London — TNM’s Passuvate service is offering short-term, micro loans – Airtime Advances – to a staggeringly large number of its users. The sheer scale of use indicates that users find this kind of service extremely useful. Russell Southwood spoke to Sean Pashley, Net1 Mobile Solutions whose Supa Pesa platform drives the service.
Sean Pashley is quick to make the point that this kind of service is not new. Indeed, there are two or three other big players in the market. So why did they launch the service?:”We noticed that other operators didn’t have a pre-vetting system. They simply offered the loan and this is obviously more risky.”
“We could pre-screen customers based on their behavior: what calls and SMS were made and received. On this basis, we could say only allow them to borrow a specific value. Others once they installed the service, left it to run by itself. There was no CRM. We think we’ve improved the back end business model. For example, we can identify that 80% of the loans are at one denomination level.”
Since its launch in mid March earlier this year, TNM has had more than 20 million air-time advances. Towards the end of September 200,000 TNM subscribers were using the Pasuvate service on a daily basis. This figure equates to almost 20% of the active user base utilising the service every day. The service is offered in both English & Chichewa ensuring that TNM subscribers can engage in their language of preference. Currently there is an average of 28 loans per user.
The service allows subscribers of TNM to purchase airtime in advance and pay the face value of the airtime voucher at a later stage. A subscriber can purchase one advance airtime voucher at a time and is charged a nominal service fee per airtime voucher purchased.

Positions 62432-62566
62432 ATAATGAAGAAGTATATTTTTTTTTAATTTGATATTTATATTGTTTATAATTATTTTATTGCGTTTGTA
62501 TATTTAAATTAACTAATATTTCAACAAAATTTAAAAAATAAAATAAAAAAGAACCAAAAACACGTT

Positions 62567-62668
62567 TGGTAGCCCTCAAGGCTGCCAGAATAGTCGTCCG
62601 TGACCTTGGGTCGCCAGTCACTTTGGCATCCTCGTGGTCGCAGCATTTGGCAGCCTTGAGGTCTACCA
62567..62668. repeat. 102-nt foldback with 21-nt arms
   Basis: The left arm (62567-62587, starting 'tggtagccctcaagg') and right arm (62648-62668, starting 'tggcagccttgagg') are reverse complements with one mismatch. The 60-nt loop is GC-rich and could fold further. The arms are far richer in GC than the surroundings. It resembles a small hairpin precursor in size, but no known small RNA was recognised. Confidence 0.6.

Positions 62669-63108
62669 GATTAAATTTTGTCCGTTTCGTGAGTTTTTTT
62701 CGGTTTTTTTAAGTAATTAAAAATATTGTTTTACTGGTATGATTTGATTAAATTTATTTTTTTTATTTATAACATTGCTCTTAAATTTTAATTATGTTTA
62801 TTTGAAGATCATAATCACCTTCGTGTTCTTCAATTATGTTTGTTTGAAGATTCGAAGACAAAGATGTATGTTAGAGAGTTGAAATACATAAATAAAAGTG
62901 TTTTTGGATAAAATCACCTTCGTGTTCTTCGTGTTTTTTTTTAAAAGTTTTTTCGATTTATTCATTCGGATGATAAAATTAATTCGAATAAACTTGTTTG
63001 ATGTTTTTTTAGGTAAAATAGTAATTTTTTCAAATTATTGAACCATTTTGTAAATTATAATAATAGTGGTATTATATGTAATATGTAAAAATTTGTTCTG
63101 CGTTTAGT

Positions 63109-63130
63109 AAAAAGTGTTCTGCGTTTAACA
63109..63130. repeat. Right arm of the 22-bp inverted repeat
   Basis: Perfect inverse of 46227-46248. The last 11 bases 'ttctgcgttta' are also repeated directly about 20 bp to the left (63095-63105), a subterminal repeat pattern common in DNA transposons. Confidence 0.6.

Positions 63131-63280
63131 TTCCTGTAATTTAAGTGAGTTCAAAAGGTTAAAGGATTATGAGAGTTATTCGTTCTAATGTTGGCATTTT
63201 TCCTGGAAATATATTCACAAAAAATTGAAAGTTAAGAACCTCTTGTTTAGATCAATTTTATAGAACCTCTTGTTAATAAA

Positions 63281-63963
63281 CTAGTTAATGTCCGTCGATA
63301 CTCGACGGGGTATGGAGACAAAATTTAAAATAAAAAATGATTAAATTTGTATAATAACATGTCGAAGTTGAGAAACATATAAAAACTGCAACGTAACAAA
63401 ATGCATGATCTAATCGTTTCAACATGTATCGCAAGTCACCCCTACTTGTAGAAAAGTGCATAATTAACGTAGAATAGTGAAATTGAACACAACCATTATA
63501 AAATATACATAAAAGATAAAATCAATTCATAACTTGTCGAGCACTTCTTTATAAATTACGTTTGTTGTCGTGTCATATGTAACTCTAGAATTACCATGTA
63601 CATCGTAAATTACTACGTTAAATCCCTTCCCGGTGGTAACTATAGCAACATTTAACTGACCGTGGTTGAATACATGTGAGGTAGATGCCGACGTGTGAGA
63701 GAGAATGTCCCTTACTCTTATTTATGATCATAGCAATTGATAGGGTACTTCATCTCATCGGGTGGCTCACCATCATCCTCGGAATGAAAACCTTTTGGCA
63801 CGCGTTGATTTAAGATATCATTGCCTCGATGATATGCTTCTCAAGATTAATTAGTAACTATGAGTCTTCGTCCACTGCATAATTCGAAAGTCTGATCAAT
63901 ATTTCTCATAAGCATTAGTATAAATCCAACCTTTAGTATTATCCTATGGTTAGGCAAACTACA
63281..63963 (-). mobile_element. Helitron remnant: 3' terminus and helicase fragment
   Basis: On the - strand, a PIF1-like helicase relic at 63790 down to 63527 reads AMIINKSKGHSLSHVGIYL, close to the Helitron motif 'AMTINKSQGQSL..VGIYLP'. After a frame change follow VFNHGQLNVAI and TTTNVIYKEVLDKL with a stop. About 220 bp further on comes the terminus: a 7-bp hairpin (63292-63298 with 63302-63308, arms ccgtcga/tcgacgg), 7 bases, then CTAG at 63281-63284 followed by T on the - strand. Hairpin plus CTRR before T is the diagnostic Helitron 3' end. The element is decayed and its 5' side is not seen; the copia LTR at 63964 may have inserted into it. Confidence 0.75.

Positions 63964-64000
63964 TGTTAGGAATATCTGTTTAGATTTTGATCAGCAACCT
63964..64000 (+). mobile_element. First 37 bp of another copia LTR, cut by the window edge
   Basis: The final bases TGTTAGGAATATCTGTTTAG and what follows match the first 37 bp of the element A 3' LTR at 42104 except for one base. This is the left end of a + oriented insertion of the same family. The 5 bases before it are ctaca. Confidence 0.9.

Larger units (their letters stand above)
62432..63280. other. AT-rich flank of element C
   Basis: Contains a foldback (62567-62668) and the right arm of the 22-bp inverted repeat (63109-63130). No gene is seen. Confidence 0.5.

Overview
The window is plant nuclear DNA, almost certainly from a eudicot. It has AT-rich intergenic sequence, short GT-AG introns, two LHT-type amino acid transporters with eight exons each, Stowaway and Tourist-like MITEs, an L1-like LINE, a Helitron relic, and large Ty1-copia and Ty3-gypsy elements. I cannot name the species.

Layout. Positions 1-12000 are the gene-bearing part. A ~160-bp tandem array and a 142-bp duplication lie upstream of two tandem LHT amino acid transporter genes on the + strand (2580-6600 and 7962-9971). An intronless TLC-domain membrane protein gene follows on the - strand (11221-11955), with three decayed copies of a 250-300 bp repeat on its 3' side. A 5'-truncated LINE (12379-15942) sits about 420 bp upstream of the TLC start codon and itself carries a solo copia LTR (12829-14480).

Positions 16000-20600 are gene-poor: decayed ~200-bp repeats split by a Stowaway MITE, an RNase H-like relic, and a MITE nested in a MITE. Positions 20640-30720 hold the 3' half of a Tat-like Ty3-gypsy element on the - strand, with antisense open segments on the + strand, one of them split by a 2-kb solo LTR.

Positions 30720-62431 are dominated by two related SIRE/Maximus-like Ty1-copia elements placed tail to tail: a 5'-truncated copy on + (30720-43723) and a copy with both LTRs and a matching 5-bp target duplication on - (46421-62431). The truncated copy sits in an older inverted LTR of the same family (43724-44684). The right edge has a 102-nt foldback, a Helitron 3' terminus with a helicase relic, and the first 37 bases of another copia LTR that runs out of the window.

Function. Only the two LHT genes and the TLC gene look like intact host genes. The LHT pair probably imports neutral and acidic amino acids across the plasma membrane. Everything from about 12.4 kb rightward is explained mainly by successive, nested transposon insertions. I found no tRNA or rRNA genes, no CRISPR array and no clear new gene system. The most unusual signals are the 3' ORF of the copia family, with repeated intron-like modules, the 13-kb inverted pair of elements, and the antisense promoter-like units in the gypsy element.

Pasavute is available via the USSD and SMS channels provided by TNM, and both channels are free to the customer. The TNM subscriber is only charged a service fee when an advance airtime voucher is purchased.
“We carry the costs of the hardware and there is a service charge, either as a percentage of the money loaned or as a flat fee to the operator. In Malawi, users pay 10% of the loan. So your loan is for 50 Kwachas and you get 45 Kwachas of airtime.”
“It allows people to get airtime at any time of the day. The level of trading after midnight is big. But the ‘umbrella ladies’ still get money because you top up in a conventional channel to pay back the money.”
So what happens if a customer doesn’t pay back the loan?:”There’s an agreed period with the operator. If he or she doesn’t pay back in 60 days, they are blacklisted from the Pasavute but they are not cut off completely from using the voice service.”
They are currently close to completing agreements in another seven territories:”Some of the more current deals are around a flat fee with a Service Level Agreement and no revenue share so things are evolving.”
Digital Content Africa: Balancing Act’s web TV channel Smart Monkey TV has launched a new e-letter called Digital Content Africa. On a fortnightly basis, it will cover online film, music, publishing and services and applications. We have already produced 20 issues and these can be viewed on this link:
Essential reading for those in mobile VAS to anyone just interested in what African and relevant international content they can now get online. If you would like to subscribe, just send an email to email@example.com with Digital Content Africa in the title line. Some examples of past issues below:
Digital Content Africa Z24: The South African TV announcer who runs a fashion blog from Moscow which she is going to turn into a business
Digital Content Africa Z19 – The Mobile Deal that is keeping Africans from having more music, film and TV on their mobiles
Digital Content Africa Z16 – MTN Play Côte d’Ivoire is looking for digital content that will play well on mobile phones